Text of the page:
Malaysia's single-network 5G experiment is starting to take shape – but an early sign of the potential negative impact on operators has appeared.
In an important milestone, the industry-funded project has just raised 800 million ringgit (US$193 million) from local banks to finance the first phase.
Digital Nasional Berhad (DNB), the dedicated government entity created to build and manage the national wholesale network, is seeking a further 2.3 billion ringgit ($554 million) in syndicated financing for future phases, New Straits Times reports.
DNB has tapped Ericsson as the sole supplier in a ten-year 11 billion ringgit deal ($2.7 billion) that covers cloud-native 5G core and RAN, OSS/BSS and network management.
The aim is to launch initial services in Kuala Lumpur, Putrajaya and Cyberjaya by year-end, with a target of covering 80% of the population by 2024.
Not so fast
But Maxis Communications, one of the biggest operators, has warned that the limits imposed on 4G spectrum means it may need to re-evaluate its spectrum holdings and could affect future earnings.
Regulator Malaysian Communications and Multimedia Commission (MCMC), has ruled that legacy bands – 900MHz, 1800MHz, 2100MHz and 2600MHz – will be confined to 4G only.
This change limited the company's ability to repurpose its spectrum and would have "consequential impact on the group's estimated useful life of the spectrum rights," Maxis said in its Q3 results issued Friday.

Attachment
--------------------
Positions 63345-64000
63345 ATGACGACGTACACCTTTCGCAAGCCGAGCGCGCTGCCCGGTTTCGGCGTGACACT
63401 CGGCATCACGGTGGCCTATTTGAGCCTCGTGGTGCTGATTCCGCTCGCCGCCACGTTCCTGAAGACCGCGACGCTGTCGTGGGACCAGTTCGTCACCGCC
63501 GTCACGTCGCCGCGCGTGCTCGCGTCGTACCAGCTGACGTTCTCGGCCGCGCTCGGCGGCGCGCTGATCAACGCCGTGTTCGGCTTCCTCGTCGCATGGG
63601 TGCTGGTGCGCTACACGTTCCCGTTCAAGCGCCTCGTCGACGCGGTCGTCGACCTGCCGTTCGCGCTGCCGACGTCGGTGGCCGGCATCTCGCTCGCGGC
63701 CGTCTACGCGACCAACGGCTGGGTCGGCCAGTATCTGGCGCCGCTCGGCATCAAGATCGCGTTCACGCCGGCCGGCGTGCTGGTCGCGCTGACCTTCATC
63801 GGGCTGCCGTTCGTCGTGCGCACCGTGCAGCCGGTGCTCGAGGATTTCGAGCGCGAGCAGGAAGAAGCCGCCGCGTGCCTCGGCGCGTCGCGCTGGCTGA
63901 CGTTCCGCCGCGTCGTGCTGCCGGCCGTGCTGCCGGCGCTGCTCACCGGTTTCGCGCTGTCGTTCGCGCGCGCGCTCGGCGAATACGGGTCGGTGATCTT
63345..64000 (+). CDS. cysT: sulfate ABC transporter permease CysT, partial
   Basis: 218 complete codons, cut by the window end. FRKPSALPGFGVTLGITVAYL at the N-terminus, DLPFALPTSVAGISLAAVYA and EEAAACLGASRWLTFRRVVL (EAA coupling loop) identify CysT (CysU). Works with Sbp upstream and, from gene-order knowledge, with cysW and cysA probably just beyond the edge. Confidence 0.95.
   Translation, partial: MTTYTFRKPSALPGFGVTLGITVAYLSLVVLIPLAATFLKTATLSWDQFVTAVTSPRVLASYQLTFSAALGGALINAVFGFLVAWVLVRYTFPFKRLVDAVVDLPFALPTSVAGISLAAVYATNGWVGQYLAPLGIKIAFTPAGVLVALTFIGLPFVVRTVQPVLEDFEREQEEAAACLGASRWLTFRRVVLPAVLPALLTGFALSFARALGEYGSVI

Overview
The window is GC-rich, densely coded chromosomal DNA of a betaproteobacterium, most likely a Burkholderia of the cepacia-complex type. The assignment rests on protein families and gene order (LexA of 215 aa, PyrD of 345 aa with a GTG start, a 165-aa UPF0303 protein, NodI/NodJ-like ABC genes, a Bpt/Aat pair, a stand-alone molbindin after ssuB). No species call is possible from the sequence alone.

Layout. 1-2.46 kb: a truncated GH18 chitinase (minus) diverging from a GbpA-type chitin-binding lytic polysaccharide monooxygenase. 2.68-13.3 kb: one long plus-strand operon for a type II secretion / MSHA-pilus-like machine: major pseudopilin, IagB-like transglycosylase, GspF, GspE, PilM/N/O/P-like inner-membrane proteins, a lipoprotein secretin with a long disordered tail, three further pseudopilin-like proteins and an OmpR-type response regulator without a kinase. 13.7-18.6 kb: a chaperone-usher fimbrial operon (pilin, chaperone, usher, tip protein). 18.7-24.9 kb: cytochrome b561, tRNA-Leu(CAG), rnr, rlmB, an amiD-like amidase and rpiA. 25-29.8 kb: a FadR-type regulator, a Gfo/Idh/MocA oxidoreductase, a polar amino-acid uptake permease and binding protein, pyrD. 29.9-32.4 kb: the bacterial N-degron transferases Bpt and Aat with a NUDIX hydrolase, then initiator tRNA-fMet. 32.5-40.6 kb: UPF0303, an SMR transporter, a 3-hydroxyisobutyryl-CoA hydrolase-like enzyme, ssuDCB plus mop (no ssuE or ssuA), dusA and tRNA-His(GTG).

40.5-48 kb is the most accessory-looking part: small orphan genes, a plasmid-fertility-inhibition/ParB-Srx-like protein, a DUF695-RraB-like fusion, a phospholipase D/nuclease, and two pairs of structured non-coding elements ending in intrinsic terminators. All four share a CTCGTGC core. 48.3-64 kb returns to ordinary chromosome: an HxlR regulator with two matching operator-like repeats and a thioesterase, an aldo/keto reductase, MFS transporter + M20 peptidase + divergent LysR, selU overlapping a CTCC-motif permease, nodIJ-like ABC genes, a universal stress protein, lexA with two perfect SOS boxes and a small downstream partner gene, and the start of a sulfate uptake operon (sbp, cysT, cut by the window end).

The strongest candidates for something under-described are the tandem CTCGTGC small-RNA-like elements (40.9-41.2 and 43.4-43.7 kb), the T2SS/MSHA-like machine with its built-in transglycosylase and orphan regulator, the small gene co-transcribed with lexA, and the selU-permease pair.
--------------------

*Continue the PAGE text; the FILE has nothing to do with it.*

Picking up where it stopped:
It also bears out a warning from a GSMA-commissioned study that the wholesale scheme could mean inefficient management of spectrum.
"To the extent that MNOs are unable to re-farm their current spectrum holdings to provide 5G services in the future, this could lead to inefficient use of their spectrum leading to stranded assets," the report, issued in September, said.
It said this was one of a number of potential risks posed by the wholesale project. Others include lower network capex, a lack of clarity over spectrum pricing and wholesale price regulation, and the DNB's undefined role and priorities.
The report says single-wholesale networks have a poor track record, noting that Altan Redes, Mexico's national 4G wholesaler, has just filed for bankruptcy protection.
Malaysia has not experienced any kind of market failure that would justify government intervention, the study said.
"A monopolist with exclusive rights to offer 5G wholesale services (and with no clarity on the framework for how its prices will be regulated) will be, in our view, to the detriment of consumers and enterprises and the broader ambitions of Malaysia to digitize the economy."
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— Robert Clark, contributing editor, special to Light Reading